Tuesday, October 15, 2013

Politeness, Grown-ups and...Excuse Me?

Hey gang!  Here I am!  I have been hiding somewhat...some folks may refer to this particular state of being as "employed".  I just let myself get in a rut where blogging took a backseat to all kinds of other stuff.  Like work.  And moving.  Finding a place to live.  Buying a car.  Meeting up with old friends and making new ones.

And I thus abandoned my blog for far too long.  Shame on me!  (I'm back, little Bloggy-blog, don't worry, I didn't really leave!)

Annnyyyhooo....was thinking about what to write today, when a discussion between my husband and I over the supper table (yeah, that's right, supper, none of these fancy-ass, big-feeling words like dinner.  La tee frikkin da!) inspired me.

Something I think we have taken for granted and just don't seem to think about because I know I hadn't really noticed and I am sure most of us don't.

Being polite.

I don't just mean being "not rude"...I mean going the extra mile to utter an extra two or three extra syllables that takes what you are saying all the way from merely "going through the motions" to actual politeness.

He has mentioned it to me a few times in the past, that people here sometimes just don't seem really friendly or polite; kind of like they don't really care about other people or who they are talking to.  I nodded in agreement, but in truth, I really thought he was being too sensitive and more or less shrugged it off.  How on earth could he think that?  We are super friendly around here!

I did, on occasion, try to explain it away by trying to convince him that people not going that extra mile to say "Thank you" or "Excuse me" as part of a sentence they were already uttering, was just an oversight and that they are not actually being rude.  And for the most part, no, they are not being rude.  Not even a little bit.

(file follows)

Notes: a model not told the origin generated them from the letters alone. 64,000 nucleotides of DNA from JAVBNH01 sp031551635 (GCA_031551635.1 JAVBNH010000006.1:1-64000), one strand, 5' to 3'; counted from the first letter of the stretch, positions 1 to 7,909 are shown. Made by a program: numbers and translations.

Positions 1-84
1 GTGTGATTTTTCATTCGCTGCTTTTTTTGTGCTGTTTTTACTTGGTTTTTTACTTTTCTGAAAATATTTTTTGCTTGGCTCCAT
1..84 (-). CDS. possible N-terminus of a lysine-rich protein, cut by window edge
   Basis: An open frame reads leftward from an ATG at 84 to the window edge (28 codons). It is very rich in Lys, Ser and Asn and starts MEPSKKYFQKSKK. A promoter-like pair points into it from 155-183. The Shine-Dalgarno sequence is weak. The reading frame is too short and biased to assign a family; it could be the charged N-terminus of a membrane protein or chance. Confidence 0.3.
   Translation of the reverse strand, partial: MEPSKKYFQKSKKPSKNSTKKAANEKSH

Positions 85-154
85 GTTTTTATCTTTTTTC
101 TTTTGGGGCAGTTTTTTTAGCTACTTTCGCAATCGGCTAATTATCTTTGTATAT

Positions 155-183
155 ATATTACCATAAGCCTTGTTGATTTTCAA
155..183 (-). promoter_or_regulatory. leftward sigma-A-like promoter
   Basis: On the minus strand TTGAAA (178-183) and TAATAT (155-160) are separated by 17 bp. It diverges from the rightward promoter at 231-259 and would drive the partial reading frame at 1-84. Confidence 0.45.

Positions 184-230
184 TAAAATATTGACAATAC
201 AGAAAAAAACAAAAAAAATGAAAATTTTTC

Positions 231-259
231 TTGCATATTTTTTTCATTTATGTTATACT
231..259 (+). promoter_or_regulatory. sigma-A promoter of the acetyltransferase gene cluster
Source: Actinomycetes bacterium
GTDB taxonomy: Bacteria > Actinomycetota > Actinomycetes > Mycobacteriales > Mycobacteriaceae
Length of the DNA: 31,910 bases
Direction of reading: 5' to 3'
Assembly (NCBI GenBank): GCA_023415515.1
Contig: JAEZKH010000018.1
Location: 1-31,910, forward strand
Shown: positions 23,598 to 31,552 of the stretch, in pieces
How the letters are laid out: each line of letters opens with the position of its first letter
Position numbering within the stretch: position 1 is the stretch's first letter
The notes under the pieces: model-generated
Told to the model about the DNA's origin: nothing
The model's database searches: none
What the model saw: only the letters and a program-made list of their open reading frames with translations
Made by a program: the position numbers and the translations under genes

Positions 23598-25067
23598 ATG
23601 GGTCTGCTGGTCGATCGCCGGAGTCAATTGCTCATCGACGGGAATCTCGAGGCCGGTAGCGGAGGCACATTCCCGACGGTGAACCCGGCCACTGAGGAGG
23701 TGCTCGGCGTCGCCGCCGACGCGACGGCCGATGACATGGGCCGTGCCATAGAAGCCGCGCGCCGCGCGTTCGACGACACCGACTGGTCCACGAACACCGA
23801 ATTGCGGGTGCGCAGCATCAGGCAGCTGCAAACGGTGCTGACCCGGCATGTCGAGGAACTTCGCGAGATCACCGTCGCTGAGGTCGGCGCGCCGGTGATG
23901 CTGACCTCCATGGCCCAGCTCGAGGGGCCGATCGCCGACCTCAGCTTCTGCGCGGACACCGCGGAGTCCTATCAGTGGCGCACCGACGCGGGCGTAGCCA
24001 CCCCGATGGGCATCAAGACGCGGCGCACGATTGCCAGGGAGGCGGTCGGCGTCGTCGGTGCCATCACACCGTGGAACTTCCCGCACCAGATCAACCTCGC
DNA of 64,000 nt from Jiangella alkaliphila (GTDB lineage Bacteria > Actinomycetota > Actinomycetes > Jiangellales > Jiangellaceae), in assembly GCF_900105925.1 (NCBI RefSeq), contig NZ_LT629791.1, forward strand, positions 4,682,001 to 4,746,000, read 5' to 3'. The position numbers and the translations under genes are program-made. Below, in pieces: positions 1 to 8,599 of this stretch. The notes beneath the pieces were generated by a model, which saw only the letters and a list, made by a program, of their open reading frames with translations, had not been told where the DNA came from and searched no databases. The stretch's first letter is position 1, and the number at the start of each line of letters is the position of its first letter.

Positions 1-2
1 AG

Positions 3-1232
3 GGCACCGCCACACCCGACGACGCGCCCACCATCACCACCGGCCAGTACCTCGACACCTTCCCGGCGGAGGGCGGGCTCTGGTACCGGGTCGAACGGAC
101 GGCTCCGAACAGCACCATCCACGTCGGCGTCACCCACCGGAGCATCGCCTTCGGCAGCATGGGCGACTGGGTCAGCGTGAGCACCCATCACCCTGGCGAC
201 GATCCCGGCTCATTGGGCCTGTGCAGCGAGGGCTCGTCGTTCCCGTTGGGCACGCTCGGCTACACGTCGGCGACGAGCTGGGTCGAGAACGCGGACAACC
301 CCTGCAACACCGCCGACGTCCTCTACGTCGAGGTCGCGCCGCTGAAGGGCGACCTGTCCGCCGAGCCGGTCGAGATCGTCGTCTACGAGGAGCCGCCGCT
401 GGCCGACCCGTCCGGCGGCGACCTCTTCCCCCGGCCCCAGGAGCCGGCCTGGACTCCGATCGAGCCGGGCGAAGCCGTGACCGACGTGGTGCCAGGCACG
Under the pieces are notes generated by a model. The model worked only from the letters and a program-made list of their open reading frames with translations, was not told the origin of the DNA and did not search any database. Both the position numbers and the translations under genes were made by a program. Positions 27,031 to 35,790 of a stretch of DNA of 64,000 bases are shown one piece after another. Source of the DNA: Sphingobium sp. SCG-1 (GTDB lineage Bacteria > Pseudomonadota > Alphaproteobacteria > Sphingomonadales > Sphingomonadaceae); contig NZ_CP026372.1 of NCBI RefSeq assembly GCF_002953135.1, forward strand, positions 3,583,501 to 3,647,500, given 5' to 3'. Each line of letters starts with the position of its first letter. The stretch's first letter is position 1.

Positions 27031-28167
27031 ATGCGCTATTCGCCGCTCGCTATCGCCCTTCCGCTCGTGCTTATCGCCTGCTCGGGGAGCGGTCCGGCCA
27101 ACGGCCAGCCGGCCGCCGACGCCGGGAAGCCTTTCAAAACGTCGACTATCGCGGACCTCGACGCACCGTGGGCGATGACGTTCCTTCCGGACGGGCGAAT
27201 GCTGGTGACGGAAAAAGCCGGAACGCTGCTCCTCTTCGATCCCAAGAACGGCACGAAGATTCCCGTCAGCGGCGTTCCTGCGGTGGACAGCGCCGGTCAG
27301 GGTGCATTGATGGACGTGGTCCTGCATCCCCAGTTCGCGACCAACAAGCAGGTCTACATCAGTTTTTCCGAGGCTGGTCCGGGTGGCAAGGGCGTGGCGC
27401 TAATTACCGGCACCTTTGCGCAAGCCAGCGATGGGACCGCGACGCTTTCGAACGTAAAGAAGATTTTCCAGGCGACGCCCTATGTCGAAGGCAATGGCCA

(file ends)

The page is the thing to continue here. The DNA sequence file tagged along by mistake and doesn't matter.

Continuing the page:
I thought he was being silly and just didn't catch it or failed to notice when people were actually being polite.  Then, I realized he notices this often and I am not listening to him or taking him seriously.  So, recently, I started to pay attention, because he just has to be wrong about that.  Canadians are really nice.  Especially we East Coasters.

Aren't we??

Well...yeah...we are nice people, but we don't always show it, especially in the eyes of someone who comes from a place where politeness is valued pretty highly.

He once came home from a walk, completely perplexed because some middle-aged woman in a car, slowed down and asked, "Have you seen a black dog?".  Not "Excuse me, have you seen a black dog?" or "Hi, have you seen a black dog?" (although still creepy when some rando pulls up in a car, no matter what sex, age or size...they had better keep a safe distance, thankyouverymuch).

When he replied, "Sorry, I have not.", she simply said, "Ok." and drove off.  No simple "thank you", not even an "Oh my." or "Oh dear." that would have shown she was distraught and worried.  He just couldn't understand why someone wouldn't bother throwing in at least one nice word when asking for information from a stranger.